So I asked myself what do I feel about seeing these religious displays of head wear. It is a little uncomfortable because I associate these things with oppression of women. I feel bad for them and wish they would come to their senses and realize the religion is not in their best interest. This is pretty much the same way I feel about seeing Muslim women wearing the head scarves or traditional dress. I feel the same way if someone tells me they are a born again Christian. Christians are also very oppressive toward women. Generally religion is oppressive to women. So if I had been in that cafe, despite my feelings that people should be able to wear what they want I would not have defended the women as I would hope that at some point they would realize that participating in a religion that oppressed them is not in their best interest. However, had someone attacked them I probably would have jumped in to intervene or at the least called the police.

Instances where I would not participate but would secretly applaud the verbal harasser is anyone yelling for people to pull their pants up. I hate seeing the underwear of people with pants hanging low. If someone said to a food server how disgusting their pierced tongue or face was I would also be in silent agreement. Despite my agreement with the opinions of those pro pants being pulled up and against metal wear on the face I do not engage in or condone verbally harassing them when the people as individuals are doing nothing wrong and merely going about their lives.

So had someone yelled at these Mormon/Mennonite/Amish women I would be silently appalled at the lack of manners of the yeller but not feel that inclined to defend their choices since I feel the choices are wrong even though they have the right to make all the wrong choices they want.

Hopefully the young women in this incident will some day escape the confines of their religion, the same way I hope the women and girls I saw today with the kerchiefs pinned to their heads, wearing the prairie dresses will be able to get away from their religion if it is dictating they live an oppressed life.

Adult women who have had the opportunity to choose their path in life who then select of their own free will some oppressive religion then that is their choice. However the Muslim girls in the original incident likely had no choice in originally deciding to wear the headscarf and are likely enjoying their 'rebel with a cause' status much like the phase most young people go through in adolescents and early adulthood.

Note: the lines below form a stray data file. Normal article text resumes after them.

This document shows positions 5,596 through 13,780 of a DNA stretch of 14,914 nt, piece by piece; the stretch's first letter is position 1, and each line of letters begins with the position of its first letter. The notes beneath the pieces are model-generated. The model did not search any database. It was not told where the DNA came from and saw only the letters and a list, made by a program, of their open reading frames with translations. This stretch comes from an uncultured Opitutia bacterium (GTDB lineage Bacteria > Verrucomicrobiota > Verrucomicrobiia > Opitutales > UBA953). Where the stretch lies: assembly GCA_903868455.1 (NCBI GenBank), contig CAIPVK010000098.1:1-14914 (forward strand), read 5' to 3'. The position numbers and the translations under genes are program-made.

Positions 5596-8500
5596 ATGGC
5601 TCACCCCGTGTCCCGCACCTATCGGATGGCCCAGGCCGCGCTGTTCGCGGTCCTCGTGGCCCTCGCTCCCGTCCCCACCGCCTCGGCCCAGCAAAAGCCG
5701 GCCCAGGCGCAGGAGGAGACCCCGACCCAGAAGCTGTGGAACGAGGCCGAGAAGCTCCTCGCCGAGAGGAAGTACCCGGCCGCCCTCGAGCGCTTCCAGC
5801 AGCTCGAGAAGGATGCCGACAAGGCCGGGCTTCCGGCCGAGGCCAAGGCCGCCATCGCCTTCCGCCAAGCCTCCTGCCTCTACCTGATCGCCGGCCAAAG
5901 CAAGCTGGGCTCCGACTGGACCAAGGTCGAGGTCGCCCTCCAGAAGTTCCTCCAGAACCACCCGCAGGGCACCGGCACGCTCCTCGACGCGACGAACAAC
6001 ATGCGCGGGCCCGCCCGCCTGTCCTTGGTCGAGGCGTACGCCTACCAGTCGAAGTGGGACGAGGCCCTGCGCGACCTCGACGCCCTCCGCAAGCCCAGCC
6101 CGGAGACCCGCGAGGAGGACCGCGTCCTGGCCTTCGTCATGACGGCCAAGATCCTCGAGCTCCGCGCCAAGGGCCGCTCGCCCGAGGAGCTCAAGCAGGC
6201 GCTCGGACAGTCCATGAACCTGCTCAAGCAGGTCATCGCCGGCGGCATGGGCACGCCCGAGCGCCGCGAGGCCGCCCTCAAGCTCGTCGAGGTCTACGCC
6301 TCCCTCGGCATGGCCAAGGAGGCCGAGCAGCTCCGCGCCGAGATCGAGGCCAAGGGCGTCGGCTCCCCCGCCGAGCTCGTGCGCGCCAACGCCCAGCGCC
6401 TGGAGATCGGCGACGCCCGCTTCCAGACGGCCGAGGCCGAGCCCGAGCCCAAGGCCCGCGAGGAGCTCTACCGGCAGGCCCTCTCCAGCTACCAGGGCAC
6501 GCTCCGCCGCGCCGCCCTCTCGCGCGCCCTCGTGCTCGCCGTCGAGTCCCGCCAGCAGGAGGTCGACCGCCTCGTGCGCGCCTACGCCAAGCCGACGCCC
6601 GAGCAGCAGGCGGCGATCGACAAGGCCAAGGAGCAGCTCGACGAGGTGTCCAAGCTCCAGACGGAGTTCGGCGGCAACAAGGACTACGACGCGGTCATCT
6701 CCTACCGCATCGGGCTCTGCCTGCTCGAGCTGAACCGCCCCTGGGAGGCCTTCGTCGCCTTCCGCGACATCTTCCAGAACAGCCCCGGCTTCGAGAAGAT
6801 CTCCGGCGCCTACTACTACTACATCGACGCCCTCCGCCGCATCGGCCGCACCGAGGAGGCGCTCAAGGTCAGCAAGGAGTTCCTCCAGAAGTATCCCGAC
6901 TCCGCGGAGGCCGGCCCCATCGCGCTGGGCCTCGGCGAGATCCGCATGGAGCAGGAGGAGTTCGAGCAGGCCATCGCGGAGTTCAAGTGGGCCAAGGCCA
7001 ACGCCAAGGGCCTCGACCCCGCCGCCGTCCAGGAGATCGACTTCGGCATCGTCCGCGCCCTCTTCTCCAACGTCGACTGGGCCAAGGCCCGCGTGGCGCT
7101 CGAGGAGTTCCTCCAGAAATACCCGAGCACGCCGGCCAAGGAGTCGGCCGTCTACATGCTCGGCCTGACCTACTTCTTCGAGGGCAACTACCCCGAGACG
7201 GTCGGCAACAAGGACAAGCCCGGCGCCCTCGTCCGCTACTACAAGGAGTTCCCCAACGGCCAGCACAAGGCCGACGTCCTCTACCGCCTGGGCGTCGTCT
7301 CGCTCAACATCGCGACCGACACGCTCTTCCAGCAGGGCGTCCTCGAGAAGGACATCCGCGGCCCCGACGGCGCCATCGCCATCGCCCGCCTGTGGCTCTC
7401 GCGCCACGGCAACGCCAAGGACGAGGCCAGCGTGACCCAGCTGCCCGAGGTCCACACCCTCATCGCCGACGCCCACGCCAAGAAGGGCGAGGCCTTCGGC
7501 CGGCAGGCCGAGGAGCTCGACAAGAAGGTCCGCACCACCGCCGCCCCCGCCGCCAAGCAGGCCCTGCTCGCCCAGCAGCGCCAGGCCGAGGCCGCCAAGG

To be perfectly honest I feel weird seeing men or boys wearing little beanie caps. Grown women with shocking pink or purple hair, teenagers all in black looking saggie, heavily tattooed people etc all elicit feelings of mild discomfort and sometimes I have to make a conscious effort to look beyond the more shocking appearances and deal with people as individuals. That is what grown, civilized people in a free society do for each other. Only little children comment on appearances like over weight, handicapped or other differences. This man should not be given a by for his behavior.
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Old 12-08-2015, 01:37 PM
 
Location: Hougary, Texberta
8,593 posts, read 11,079,658 times
Reputation: 10306
Quote:
Originally Posted by hbdwihdh378y9 View Post
No, you are way off base. "Contact" means the state or condition of physical touching.
You should get a refund on your LLB.

For example, waving a knife at someone or threatening someone with your fists are both examples of assault. It is important that the victim in such crimes is aware that the assault is taking place. For example, if you point a gun at someone from a distance without his or her knowledge, this technically is not assault. However, if you point a gun at someone who is aware of it, then you have committed assault, regardless of whether the gun was loaded.


Under Texas assault law, there are three ways you can be charged with assault. They are:
  • Threatening someone with imminent bodily injury
  • Intentionally causing bodily injury
  • Intentionally causing physical contact when the person knows such contact will be considered offensive
Texas Assault Defenses - Attorneys.com